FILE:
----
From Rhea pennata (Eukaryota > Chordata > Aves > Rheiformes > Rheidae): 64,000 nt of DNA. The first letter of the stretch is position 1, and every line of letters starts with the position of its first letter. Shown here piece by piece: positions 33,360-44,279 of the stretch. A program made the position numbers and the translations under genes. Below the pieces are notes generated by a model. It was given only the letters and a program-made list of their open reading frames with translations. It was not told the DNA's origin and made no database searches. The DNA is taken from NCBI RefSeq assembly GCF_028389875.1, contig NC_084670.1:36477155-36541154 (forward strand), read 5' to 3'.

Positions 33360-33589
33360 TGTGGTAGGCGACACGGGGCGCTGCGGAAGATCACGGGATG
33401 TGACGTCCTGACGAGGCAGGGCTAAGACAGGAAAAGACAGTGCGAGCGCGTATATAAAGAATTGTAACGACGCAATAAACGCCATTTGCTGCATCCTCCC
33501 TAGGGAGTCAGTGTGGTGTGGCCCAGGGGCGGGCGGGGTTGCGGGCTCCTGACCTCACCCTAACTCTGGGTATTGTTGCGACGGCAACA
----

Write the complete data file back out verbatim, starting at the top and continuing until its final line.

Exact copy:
From Rhea pennata (Eukaryota > Chordata > Aves > Rheiformes > Rheidae): 64,000 nt of DNA. The first letter of the stretch is position 1, and every line of letters starts with the position of its first letter. Shown here piece by piece: positions 33,360-44,279 of the stretch. A program made the position numbers and the translations under genes. Below the pieces are notes generated by a model. It was given only the letters and a program-made list of their open reading frames with translations. It was not told the DNA's origin and made no database searches. The DNA is taken from NCBI RefSeq assembly GCF_028389875.1, contig NC_084670.1:36477155-36541154 (forward strand), read 5' to 3'.

Positions 33360-33589
33360 TGTGGTAGGCGACACGGGGCGCTGCGGAAGATCACGGGATG
33401 TGACGTCCTGACGAGGCAGGGCTAAGACAGGAAAAGACAGTGCGAGCGCGTATATAAAGAATTGTAACGACGCAATAAACGCCATTTGCTGCATCCTCCC
33501 TAGGGAGTCAGTGTGGTGTGGCCCAGGGGCGGGCGGGGTTGCGGGCTCCTGACCTCACCCTAACTCTGGGTATTGTTGCGACGGCAACA